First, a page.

- to wind into continuous, regularly spaced rings one above the other: to coil a wire around a pencil.
- to wind on a flat surface into rings one around the other: He coiled the rope on the deck.
- to gather (rope, wire, etc.) into loops: She coiled the garden hose and hung it on the hook.
- to form rings, spirals, etc.; gather or retract in a circular way: The snake coiled, ready to strike.
- to move in or follow a winding course: The river coiled through the valley.
- a connected series of spirals or rings into which a rope or the like is wound.
- a single such ring.
- an arrangement of pipes, coiled or in a series, as in a radiator.
- a continuous pipe having inlet and outlet, or flow and return ends.
- Medicine/Medical. an intrauterine device.
- a conductor, as a copper wire, wound up in a spiral or other form.
- a device composed essentially of such a conductor.
- ignition coil.
- a stamp issued in a roll, usually of 500 stamps, and usually perforated vertically or horizontally only.
- a roll of such stamps.
Origin of coil1
- a noisy disturbance; commotion; tumult.
- trouble; bustle; ado.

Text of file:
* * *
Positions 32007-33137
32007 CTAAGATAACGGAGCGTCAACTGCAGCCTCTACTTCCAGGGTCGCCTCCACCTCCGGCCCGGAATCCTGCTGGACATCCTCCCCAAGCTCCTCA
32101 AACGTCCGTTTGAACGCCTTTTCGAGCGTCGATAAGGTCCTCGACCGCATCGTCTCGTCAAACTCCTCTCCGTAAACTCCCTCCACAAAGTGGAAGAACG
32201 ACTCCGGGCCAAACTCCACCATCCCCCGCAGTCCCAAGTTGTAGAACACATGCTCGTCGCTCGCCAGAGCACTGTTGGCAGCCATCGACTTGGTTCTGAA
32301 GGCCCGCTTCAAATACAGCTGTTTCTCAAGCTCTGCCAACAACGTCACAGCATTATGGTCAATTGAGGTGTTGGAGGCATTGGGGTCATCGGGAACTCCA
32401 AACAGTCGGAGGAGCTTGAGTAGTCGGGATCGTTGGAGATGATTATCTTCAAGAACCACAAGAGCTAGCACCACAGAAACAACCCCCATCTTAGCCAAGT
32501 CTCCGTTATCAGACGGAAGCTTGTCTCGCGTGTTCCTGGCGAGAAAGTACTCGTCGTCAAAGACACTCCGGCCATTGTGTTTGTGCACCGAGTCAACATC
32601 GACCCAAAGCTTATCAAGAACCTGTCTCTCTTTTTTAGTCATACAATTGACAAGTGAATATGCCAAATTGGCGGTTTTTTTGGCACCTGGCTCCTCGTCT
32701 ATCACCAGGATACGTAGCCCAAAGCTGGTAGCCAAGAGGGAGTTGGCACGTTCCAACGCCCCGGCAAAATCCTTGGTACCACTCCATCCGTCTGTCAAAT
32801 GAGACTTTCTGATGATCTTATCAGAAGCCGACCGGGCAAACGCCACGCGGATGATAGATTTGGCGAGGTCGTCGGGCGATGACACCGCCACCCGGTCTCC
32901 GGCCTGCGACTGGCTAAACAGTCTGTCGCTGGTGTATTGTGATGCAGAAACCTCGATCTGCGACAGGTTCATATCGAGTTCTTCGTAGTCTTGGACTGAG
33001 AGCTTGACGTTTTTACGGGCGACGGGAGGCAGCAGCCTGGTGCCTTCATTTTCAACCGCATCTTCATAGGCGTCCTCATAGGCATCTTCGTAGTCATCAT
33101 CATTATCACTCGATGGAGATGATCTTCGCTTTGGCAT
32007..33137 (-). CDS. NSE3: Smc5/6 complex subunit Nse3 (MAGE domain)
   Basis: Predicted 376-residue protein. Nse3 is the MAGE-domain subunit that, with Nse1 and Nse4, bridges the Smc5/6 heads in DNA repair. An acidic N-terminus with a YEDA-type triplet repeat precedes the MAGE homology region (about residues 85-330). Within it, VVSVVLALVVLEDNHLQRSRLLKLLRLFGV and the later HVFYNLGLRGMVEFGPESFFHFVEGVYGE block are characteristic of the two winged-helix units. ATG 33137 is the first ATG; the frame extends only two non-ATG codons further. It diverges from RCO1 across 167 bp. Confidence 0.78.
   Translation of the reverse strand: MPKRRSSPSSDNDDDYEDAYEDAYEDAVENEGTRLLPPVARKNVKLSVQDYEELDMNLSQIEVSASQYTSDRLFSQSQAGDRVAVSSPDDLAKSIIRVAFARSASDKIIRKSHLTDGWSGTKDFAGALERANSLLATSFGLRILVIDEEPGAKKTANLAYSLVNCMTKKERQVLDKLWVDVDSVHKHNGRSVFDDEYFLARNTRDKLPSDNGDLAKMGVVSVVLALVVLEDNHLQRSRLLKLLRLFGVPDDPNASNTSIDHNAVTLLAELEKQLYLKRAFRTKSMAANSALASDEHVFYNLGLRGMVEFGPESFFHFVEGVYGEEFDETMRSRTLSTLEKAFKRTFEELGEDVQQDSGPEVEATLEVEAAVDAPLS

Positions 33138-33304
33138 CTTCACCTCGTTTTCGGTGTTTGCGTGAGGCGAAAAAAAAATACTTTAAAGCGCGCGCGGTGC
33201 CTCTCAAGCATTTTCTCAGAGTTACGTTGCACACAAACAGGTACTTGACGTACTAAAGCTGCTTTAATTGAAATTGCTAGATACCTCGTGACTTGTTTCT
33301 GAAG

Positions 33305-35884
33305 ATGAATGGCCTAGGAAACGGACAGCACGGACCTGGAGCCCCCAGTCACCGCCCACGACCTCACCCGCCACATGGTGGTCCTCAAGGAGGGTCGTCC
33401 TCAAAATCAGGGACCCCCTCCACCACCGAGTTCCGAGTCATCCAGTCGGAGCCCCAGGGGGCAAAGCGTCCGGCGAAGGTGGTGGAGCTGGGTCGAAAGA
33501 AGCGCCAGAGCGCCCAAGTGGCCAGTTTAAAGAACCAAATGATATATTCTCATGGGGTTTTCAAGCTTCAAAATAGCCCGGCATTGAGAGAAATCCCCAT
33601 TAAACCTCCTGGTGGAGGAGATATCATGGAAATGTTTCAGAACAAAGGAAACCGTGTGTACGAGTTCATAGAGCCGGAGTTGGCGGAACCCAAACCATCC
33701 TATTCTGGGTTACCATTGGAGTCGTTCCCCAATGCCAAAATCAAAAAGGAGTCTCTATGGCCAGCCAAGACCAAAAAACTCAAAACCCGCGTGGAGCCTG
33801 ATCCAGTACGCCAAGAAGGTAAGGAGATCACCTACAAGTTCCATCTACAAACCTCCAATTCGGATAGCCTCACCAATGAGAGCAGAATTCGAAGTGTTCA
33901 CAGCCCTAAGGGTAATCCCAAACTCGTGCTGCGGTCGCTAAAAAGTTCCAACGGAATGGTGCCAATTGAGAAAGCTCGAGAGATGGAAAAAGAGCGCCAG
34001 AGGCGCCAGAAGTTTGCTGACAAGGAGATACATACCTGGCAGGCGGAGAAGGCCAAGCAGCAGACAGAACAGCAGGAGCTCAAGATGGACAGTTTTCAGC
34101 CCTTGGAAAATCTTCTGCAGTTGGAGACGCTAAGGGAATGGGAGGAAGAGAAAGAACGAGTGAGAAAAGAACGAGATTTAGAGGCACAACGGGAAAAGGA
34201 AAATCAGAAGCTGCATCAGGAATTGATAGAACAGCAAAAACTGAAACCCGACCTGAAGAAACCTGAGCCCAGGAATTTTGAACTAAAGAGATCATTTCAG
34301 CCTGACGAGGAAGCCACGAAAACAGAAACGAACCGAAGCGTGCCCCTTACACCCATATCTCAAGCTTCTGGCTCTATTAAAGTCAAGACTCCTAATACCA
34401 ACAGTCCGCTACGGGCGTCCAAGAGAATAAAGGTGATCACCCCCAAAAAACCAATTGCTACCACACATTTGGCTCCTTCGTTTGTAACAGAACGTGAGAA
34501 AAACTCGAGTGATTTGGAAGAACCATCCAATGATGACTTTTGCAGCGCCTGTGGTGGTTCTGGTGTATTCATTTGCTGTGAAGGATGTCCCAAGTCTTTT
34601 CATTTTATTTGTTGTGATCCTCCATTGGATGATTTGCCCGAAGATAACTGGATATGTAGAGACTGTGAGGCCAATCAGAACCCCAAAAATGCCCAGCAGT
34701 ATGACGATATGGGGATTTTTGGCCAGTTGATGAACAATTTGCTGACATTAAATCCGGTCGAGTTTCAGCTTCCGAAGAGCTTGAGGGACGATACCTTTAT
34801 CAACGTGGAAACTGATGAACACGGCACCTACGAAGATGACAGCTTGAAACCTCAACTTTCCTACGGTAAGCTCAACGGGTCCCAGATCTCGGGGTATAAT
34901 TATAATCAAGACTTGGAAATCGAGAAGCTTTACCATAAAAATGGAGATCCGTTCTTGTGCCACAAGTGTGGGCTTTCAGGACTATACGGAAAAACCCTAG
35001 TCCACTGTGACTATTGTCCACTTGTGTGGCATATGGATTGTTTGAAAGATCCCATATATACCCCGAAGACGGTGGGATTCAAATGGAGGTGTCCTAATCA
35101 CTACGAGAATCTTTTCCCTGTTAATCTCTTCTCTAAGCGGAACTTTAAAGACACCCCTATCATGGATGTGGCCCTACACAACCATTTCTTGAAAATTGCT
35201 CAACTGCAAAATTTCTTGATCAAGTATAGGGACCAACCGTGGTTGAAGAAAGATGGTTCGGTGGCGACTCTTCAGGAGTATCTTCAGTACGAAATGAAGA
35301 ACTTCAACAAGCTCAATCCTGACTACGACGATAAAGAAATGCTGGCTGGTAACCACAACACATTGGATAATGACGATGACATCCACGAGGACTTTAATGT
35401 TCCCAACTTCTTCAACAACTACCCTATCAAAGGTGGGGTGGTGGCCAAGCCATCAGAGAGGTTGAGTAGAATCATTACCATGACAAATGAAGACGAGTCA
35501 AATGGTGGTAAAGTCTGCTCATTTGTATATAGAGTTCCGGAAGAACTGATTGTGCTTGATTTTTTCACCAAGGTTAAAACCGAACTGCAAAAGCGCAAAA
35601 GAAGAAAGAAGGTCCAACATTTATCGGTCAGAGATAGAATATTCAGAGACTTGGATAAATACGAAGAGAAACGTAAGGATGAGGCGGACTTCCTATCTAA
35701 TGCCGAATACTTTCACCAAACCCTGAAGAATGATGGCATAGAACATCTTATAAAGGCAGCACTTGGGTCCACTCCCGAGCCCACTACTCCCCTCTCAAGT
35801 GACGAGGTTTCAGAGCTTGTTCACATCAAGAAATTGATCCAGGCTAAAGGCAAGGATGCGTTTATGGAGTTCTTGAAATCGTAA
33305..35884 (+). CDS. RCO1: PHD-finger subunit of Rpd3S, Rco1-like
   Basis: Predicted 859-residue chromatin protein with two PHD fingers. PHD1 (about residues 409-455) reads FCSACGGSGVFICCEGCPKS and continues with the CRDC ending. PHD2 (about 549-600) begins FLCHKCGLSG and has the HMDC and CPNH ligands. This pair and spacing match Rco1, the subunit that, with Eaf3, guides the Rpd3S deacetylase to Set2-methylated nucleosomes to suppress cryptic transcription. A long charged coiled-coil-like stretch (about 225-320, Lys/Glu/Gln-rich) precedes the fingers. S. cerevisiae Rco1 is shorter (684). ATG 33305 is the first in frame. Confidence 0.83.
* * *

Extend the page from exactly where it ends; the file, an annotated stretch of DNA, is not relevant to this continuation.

Origin of coil2
Examples from the Web for coil
Dabbing wax on the coil or using hash oil on the wick also works.This Is Your E-Cigarette on Drugs
July 28, 2014
In last summer's protests, that third began to coil the revolutionary energy of its frustrated expectations.Kadima—Just Trying to Go Home
July 17, 2012
She was dressed in a cigarette skirt that surrounded her hips like a spring coil.Paris Fashion Week Kicks Off
October 1, 2011
It is a blessing that a rattlesnake has to coil before it can spring.A Woman Tenderfoot
Grace Gallatin Seton-Thompson
Into the cockpit, splashing, something dropped—a coil of rope.The Black Bag
Louis Joseph Vance
Here he sat down on a coil of rope, and thought over the situation.A Woman Intervenes
There were only a Ruhmkorff coil and Crookes (vacuum) tube and the man himself.
“Here,” he said, leading the way into the room where the coil stood.
- to wind or gather (ropes, hair, etc) into loops or (of rope, hair, etc) to be formed in such loops
- (intr) to move in a winding course
- something wound in a connected series of loops
- a single loop of such a series
- an arrangement of pipes in a spiral or loop, as in a condenser
- an electrical conductor wound into the form of a spiral, sometimes with a soft iron core, to provide inductance or a magnetic fieldSee also induction coil
- an intrauterine contraceptive device in the shape of a coil
- the transformer in a petrol engine that supplies the high voltage to the sparking plugs
- the troubles and activities of the world (in the Shakespearean phrase this mortal coil)
Word Origin and History for coil
"to wind," 1610s, from Middle French coillir "to gather, pick," from Latin colligere "to gather together" (see collect). Meaning specialized perhaps in nautical usage. Related: Coiled; coiling.
1620s, from coil (v.). Related: Coils.